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European Court of Human Rights Rules for Abortion Boat Against Portugal

Steven Ertelt,

Strasbourg, France ( — The European Court of Human Rights has ruled for the operators of the controversial abortion boat in a case against Portugal. The Women on Waves group took their converted tugboat to the formerly pro-life nation in September 2004 to try to do abortions but left when the nation forced it out.

The Borndiep’s crew tried to sail for the Portuguese shore, but the Catholic country’s top officials called on a naval vessel to block the ship and prevent it from docking at a harbor in the northern part of the country.

A Portuguese court upheld the decision but Women on Waves and two pro-abortion Portuguese associations, Clube Safo and Não te Prives, took the nation to the European Court of Human Rights.

The court ruled on Monday that Article 10 of the European Convention on Human Rights in 2004, that guarantees the freedom of expression, was violated when the Portuguese government prevented the abortion boat from docking.

The court stated that the "right to freedom of expression included the choice of the form in which ideas were conveyed, without unreasonable interference by the authorities, particularly in the case of symbolic protest activities."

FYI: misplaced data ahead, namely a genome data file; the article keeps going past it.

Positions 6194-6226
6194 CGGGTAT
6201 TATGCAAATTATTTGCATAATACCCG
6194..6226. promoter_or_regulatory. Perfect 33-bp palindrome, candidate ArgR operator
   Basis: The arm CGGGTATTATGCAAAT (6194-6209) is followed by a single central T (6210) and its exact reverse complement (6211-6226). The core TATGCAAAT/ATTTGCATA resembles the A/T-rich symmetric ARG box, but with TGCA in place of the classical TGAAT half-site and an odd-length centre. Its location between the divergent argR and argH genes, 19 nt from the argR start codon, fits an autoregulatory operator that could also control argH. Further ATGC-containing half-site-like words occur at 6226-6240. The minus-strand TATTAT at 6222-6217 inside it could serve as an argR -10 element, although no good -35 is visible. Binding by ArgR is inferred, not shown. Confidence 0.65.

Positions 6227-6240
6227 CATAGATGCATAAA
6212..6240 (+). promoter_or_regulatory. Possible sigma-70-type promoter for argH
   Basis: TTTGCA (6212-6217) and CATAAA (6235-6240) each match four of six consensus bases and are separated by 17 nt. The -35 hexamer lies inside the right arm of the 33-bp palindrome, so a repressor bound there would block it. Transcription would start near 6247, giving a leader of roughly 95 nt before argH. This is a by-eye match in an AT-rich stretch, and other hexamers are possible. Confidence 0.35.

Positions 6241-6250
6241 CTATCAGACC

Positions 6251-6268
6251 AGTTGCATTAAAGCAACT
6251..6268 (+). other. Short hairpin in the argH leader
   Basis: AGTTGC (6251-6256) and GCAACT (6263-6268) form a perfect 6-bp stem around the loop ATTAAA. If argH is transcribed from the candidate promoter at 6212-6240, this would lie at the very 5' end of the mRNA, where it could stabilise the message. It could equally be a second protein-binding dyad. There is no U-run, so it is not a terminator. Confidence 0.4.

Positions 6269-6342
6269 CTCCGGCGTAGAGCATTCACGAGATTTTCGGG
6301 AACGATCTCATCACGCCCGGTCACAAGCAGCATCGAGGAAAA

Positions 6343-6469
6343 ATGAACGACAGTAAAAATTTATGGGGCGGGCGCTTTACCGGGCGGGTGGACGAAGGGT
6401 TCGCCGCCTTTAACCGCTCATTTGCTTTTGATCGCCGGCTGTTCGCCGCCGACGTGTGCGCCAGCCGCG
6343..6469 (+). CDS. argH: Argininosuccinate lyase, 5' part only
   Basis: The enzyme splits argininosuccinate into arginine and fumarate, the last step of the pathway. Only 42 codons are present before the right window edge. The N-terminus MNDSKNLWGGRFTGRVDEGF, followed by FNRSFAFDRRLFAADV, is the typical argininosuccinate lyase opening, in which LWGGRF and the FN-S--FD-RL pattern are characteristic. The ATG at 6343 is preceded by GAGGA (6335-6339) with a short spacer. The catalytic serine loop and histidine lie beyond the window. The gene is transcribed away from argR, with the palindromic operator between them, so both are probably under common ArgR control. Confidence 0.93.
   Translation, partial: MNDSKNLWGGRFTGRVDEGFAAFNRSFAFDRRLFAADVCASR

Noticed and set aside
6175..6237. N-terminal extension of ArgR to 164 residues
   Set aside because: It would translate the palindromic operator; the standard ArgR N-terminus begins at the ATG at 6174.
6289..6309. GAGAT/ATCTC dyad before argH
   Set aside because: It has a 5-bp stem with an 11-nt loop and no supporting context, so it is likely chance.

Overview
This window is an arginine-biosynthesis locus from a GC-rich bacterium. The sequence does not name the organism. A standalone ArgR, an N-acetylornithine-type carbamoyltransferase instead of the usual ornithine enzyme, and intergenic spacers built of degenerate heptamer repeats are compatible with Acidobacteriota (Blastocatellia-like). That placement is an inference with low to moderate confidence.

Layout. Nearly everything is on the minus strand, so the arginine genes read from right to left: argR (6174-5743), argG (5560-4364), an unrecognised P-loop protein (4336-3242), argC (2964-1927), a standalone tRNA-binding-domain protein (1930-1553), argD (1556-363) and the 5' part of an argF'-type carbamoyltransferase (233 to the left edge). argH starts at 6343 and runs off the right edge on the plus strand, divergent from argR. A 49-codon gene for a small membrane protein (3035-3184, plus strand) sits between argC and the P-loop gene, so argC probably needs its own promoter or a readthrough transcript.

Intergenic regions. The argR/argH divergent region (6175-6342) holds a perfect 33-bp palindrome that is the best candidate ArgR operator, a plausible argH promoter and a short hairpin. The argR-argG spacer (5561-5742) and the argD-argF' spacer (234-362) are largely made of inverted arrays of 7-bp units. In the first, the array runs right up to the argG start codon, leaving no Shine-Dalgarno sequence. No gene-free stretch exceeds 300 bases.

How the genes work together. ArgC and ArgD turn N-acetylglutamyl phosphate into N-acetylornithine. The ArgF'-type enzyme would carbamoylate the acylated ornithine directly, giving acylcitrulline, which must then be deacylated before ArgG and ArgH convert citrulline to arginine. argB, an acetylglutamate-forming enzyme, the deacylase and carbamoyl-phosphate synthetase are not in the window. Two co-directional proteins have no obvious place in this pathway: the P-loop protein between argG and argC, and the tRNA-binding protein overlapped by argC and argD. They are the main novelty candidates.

It viewed Portugal’s actions to ban the ship as "disproportionate to the aims pursued."

Rebecca Gomperts, the abortion practitioner who founded Women on Waves, hailed in the decision in a press statement send to

"The purpose of the ship’s visit to Portugal was to call attention to the consequences of illegal abortion, to give information and sexual health education and to catalyze change of the restrictive abortion law," she said.

Although the abortion boat did not do any abortions on its Portugal trip, the ship’s trip may have been a success if only because the nation eventually approved a ballot proposal legalizing abortion.

In the ballot vote, some 58 percent of those voting said they favored making abortion legal but the vote didn’t count because half of the European nation’s voters needed to participate. Examined another way, just 26.2 percent of Portuguese voters backed legalizing abortion.

Still, the nation’s parliament approved a bill to legalize abortions up to 10 weeks into the pregnancy and President Anibal Cavaco Silva signed the bill into law in April 2007.

In the first six months following the adoption of the new law, abortion centers in the western European nation did 526 abortions.

According to the figures, Lisbon and Oporto, the nation’s two largest cities, reported the highest number of abortions. Together, abortions done there combined for 75 percent of the total number done nationwide.